VERMONTVILLE - Officials had hoped to keep the county Route 48 bridge over the Saranac River open while they replaced it, but due to lack of funding, they're likely going to have to close the bridge as they work on it.
Franklin County Highway Superintendent Jonathan Hutchins and Barton and Loguidice project engineer Bryan M. Tremblay hosted a public information session during the Franklin town board meeting Wednesday.
Tremblay noted that while this option may be the most cost effective, it will also likely have the biggest impact on the people who live in the area. He said they are looking for as much input as they can get from local people to make sure they're considering every obstacle that may be a problem for locals if the bridge closes.
This bridge on Franklin County Route 48, Franklin Falls Road, is the most dangerous in the county and needs to be replaced, but officials say there’s no affordable way to keep it open during construction.
Tremblay and Hutchinson told the townspeople gathered that since the bridge will have to close, they will put the project on an accelerated timetable so it will take two months, rather than the six or seven months it would normally take.
The plan is to do the project during mud season, since that will be after traffic to Whiteface Mountain in Wilmington dies out and not as many people are traveling that road. County Route 48, also known as Franklin Falls Road, is the most direct way to Wilmington from the Franklin and Bloomingdale areas. Officials want to start construction in April 2013 and have it completed by June 2013.
The existing bridge was originally built in 1949, Tremblay said. When DOT and the county started working on plans to replace it, it was the 10th worst bridge in the county, but it has now taken the top spot as the worst.
To submit comment on the project:
Franklin County Highway Superintendent Jonathan Hutchins
State Department of Transportation Project Manager Timothy Valentine
Barton and Loguidice project engineer Bryan M. Tremblay
Correspondence regarding ths project should make reference to PIN 7752.70.
"The structure has been flagged numerous times," Tremblay said.
That means the DOT could shut the bridge down entirely at any time, and that could easily happen if officials decide to wait until there's money to replace the bridge while keeping it open.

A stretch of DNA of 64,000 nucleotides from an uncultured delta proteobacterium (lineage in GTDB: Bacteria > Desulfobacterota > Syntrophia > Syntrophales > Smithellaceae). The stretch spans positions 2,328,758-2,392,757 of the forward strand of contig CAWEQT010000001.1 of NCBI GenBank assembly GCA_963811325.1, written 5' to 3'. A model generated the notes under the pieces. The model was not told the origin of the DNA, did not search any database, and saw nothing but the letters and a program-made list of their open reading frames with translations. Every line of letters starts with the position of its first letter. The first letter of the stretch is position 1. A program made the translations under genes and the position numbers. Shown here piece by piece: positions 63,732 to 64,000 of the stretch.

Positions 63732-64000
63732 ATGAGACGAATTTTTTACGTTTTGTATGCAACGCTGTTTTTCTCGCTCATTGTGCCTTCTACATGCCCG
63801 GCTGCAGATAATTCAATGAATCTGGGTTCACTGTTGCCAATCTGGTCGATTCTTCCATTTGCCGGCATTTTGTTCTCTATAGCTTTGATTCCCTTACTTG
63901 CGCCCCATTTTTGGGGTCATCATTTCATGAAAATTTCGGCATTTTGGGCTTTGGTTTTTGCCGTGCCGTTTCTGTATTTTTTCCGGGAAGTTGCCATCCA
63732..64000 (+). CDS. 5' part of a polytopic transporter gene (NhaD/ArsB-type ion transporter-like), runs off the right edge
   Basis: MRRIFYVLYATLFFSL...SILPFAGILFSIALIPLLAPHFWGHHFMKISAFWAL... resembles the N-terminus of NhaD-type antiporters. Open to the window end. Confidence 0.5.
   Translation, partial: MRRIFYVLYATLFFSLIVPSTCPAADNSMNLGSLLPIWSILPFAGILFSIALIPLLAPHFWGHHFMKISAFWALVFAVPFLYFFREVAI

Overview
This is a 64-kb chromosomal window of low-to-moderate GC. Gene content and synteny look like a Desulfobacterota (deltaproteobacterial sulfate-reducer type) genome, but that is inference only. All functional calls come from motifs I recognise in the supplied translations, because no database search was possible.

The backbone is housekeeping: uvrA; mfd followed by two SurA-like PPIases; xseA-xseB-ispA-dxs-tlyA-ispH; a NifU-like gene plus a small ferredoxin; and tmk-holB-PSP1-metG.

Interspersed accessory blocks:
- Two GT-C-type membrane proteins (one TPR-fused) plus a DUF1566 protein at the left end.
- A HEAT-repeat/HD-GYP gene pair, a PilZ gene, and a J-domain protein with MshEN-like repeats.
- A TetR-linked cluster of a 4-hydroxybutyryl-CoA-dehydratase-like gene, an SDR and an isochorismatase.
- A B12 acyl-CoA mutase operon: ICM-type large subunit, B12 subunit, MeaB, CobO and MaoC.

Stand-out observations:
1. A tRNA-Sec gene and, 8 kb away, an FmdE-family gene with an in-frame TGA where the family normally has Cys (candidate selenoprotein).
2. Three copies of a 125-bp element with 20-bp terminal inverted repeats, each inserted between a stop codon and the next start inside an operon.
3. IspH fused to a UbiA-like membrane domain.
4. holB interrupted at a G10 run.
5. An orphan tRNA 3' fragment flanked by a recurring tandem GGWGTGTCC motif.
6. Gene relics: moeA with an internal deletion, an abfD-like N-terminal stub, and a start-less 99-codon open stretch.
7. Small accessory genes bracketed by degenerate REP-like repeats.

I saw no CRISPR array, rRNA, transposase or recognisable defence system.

"And then you guys would be stuck with no bridge for two years until we could get the funding to do it that way," Tremblay said.
Hutchins re-emphasized that the county has no money, saying his budget has been cut excessively.
"It's either that or nothing," Hutchins said. "It's grim, but it's the only way it's going to happen."
A new bridge would have a 75-year life expectancy, Tremblay said.
He said the current bridge sees a couple hundred cars a day, and about 4 percent of that traffic is logging trucks. He said that during mud season, logging trucks shouldn't be an issue because they probably won't be operating when the ground is soft and muddy.
When town Supervisor Art Willman asked what the detour would be, Tremblay said, "None." He noted there are a few ways to go around, including going through Lake Placid or Silver Lake, but they are wide detours.
One member of the public in attendance asked whether there were school children whose bus routes would be affected by the construction. Tremblay said he wasn't sure, but he would look into it. He said that's the kind of input he's looking for.
At the end of the presentation, board members said it sounded like Tremblay, Hutchins and their colleagues had taken everything into consideration.
Hutchins, Tremblay and the state Department of Transportation are taking comments on the project until Wednesday, Aug 22.